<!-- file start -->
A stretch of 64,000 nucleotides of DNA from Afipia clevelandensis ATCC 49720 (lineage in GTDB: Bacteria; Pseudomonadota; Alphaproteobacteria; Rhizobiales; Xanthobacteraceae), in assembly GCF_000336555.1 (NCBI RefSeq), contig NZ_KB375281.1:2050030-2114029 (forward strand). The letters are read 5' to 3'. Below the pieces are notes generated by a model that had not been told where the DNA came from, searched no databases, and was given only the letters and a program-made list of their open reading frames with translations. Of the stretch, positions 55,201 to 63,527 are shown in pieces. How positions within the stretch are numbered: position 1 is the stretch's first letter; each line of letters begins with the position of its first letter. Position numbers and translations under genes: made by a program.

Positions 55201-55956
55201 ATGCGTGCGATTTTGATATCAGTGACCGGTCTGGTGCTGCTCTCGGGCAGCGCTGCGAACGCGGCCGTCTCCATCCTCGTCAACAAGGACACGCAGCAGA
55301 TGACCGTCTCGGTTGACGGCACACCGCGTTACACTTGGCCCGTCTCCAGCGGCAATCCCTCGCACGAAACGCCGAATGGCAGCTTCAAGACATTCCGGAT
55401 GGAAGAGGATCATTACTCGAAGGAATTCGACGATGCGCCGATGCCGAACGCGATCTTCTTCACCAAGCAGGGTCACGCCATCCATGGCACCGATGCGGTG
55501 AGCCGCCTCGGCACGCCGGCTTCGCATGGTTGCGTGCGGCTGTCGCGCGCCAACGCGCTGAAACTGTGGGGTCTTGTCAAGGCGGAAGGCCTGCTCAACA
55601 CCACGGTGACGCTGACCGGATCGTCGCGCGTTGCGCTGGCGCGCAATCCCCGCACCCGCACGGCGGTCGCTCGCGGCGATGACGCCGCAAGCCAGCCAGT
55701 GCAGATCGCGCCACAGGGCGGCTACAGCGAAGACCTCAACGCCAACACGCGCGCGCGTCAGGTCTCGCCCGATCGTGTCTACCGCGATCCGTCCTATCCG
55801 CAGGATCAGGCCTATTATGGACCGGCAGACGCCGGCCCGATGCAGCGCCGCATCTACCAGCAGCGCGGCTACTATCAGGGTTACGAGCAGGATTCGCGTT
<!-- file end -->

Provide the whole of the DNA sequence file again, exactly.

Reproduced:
A stretch of 64,000 nucleotides of DNA from Afipia clevelandensis ATCC 49720 (lineage in GTDB: Bacteria; Pseudomonadota; Alphaproteobacteria; Rhizobiales; Xanthobacteraceae), in assembly GCF_000336555.1 (NCBI RefSeq), contig NZ_KB375281.1:2050030-2114029 (forward strand). The letters are read 5' to 3'. Below the pieces are notes generated by a model that had not been told where the DNA came from, searched no databases, and was given only the letters and a program-made list of their open reading frames with translations. Of the stretch, positions 55,201 to 63,527 are shown in pieces. How positions within the stretch are numbered: position 1 is the stretch's first letter; each line of letters begins with the position of its first letter. Position numbers and translations under genes: made by a program.

Positions 55201-55956
55201 ATGCGTGCGATTTTGATATCAGTGACCGGTCTGGTGCTGCTCTCGGGCAGCGCTGCGAACGCGGCCGTCTCCATCCTCGTCAACAAGGACACGCAGCAGA
55301 TGACCGTCTCGGTTGACGGCACACCGCGTTACACTTGGCCCGTCTCCAGCGGCAATCCCTCGCACGAAACGCCGAATGGCAGCTTCAAGACATTCCGGAT
55401 GGAAGAGGATCATTACTCGAAGGAATTCGACGATGCGCCGATGCCGAACGCGATCTTCTTCACCAAGCAGGGTCACGCCATCCATGGCACCGATGCGGTG
55501 AGCCGCCTCGGCACGCCGGCTTCGCATGGTTGCGTGCGGCTGTCGCGCGCCAACGCGCTGAAACTGTGGGGTCTTGTCAAGGCGGAAGGCCTGCTCAACA
55601 CCACGGTGACGCTGACCGGATCGTCGCGCGTTGCGCTGGCGCGCAATCCCCGCACCCGCACGGCGGTCGCTCGCGGCGATGACGCCGCAAGCCAGCCAGT
55701 GCAGATCGCGCCACAGGGCGGCTACAGCGAAGACCTCAACGCCAACACGCGCGCGCGTCAGGTCTCGCCCGATCGTGTCTACCGCGATCCGTCCTATCCG
55801 CAGGATCAGGCCTATTATGGACCGGCAGACGCCGGCCCGATGCAGCGCCGCATCTACCAGCAGCGCGGCTACTATCAGGGTTACGAGCAGGATTCGCGTT